The Russian ambassador to international organizations in Vienna says the resumption of talks on the revival of Iran’s nuclear deal, officially known as the Joint Comprehensive Plan of Action (JCPOA), is only a matter of time and will take place “not in a distant future.”
Mikhail Ulyanov made the remarks in a Tuesday tweet in which he said the participation of the signatories to the landmark deal in Vienna talks is “voluntary,” and depends on the interests of all participants.
Underlining that there is “no reasons to believe that Tehran is unwilling to continue the process,” Ulyanov said, “The return to the negotiating table is a matter of time, not in a distant future.”
“Participation in the #ViennaTalks is voluntary. It corresponds to the interests of all participants, including #Iran. We have no reasons to believe that #Tehran is unwilling to continue the process. The return to the negotiating table is a matter of time, not in a distant future,” he wrote in the tweet.
Participation in the #ViennaTalks is voluntary. It corresponds to the interests of all participants, including #Iran. We have no reasons to believe that #Tehran is unwilling to continue the process. The return to the negotiating table is a matter of time, not in a distant future. https://t.co/ACEDHPCcxi— Mikhail Ulyanov (@Amb_Ulyanov) October 5, 2021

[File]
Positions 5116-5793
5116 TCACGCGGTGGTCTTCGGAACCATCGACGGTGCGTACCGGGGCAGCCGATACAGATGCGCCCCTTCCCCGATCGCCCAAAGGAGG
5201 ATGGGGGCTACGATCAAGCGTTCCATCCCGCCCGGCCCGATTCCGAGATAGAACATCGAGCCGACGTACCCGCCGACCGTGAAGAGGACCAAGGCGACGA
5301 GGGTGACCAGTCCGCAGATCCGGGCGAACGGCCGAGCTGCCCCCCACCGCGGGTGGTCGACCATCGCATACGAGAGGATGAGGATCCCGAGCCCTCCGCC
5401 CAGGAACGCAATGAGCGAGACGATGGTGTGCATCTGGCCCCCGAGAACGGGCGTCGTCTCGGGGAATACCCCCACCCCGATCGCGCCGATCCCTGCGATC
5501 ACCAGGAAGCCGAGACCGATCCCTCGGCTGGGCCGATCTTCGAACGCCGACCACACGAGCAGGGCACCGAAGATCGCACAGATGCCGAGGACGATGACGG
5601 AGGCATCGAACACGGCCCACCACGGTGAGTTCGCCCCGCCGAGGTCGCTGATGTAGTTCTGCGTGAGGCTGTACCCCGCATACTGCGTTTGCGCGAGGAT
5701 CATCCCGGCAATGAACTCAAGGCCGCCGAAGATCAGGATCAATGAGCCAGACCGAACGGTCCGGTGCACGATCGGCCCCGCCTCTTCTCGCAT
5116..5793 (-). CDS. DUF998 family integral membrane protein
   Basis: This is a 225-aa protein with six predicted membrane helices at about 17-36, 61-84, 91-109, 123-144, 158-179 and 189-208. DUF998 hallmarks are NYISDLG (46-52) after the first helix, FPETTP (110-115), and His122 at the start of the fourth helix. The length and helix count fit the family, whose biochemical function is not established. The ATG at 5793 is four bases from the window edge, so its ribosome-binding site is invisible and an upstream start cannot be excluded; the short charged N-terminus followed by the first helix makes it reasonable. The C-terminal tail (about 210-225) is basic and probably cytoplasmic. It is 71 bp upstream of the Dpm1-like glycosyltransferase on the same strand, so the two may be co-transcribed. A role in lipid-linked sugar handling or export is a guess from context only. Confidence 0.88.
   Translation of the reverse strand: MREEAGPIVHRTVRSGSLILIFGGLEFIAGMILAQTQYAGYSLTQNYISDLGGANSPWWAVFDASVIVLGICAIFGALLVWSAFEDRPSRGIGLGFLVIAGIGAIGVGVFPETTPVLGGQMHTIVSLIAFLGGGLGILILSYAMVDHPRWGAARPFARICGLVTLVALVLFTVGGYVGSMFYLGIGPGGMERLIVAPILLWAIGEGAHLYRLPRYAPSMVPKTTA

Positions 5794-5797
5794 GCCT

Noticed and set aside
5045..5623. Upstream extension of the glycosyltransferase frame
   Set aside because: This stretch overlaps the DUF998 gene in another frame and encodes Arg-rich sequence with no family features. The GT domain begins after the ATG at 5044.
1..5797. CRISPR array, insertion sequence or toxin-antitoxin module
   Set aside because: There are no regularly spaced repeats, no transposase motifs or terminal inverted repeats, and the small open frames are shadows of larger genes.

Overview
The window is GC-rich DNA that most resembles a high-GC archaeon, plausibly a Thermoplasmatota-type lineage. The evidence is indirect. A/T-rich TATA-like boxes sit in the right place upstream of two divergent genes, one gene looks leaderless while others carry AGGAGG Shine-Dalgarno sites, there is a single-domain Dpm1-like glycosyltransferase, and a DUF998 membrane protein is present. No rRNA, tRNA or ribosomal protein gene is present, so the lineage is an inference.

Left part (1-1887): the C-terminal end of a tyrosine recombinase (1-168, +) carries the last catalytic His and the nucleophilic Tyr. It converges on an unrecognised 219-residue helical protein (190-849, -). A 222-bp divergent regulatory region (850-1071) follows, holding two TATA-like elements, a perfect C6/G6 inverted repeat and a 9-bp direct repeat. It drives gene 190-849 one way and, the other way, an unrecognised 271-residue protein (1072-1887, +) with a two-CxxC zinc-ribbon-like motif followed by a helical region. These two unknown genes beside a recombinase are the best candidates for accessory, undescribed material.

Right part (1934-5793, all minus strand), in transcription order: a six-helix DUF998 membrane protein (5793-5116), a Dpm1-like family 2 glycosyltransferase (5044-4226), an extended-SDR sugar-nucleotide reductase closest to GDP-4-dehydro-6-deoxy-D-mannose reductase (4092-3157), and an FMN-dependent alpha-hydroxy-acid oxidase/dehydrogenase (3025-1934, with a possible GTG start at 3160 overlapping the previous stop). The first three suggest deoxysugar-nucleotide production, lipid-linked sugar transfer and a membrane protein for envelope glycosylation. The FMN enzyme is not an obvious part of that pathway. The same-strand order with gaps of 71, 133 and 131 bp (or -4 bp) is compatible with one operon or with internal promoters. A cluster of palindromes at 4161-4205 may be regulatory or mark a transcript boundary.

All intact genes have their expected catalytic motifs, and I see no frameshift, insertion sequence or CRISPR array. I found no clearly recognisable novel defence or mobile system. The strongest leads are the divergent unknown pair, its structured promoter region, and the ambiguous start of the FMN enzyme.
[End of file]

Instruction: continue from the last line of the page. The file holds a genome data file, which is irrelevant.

Ulyanov posted the tweet in response to a question whether Russia can help to bring Iran back to the negotiating table in Vienna.
The Iranian Foreign Ministry has slammed US lack of commitment and Europe’s inaction regarding the 2015 Iran nuclear deal, saying the Islamic Republic is ready for result-oriented talks on the agreement’s revival that would secure people’s rights and interests.
Iran and world powers, including the US, Russia, China, France, Britain and Germany, struck the JCPOA on July 14, 2015. Under the accord, Iran agreed to scale back some of its nuclear activities in exchange for sanctions relief.
However, the US, under former President Donald Trump, unilaterally withdrew from the deal three years later and reinstated crippling sanctions on the Islamic Republic, although the country had been fully compliant with the deal.
Iran and the remaining signatories to the JCPOA have already held six rounds of talks in Vienna, which began after the US administration of President Joe Biden voiced willingness to rejoin the nuclear agreement, three years after Trump’s withdrawal.
Negotiators took a break from the talks after Ebrahim Raeisi emerged victorious in Iran’s June presidential election, waiting for Iran’s democratic transition to take place in order for them to be able to continue the talks, as disagreements remained unresolved on key issues.
Since the beginning of the Vienna talks, Tehran has argued that the US—as the first party that violated the JCPOA—needs to take the first step by returning to full compliance with the agreement. Tehran also says it will resume all of its nuclear commitments under the deal only after the US removes all the sanctions in practice.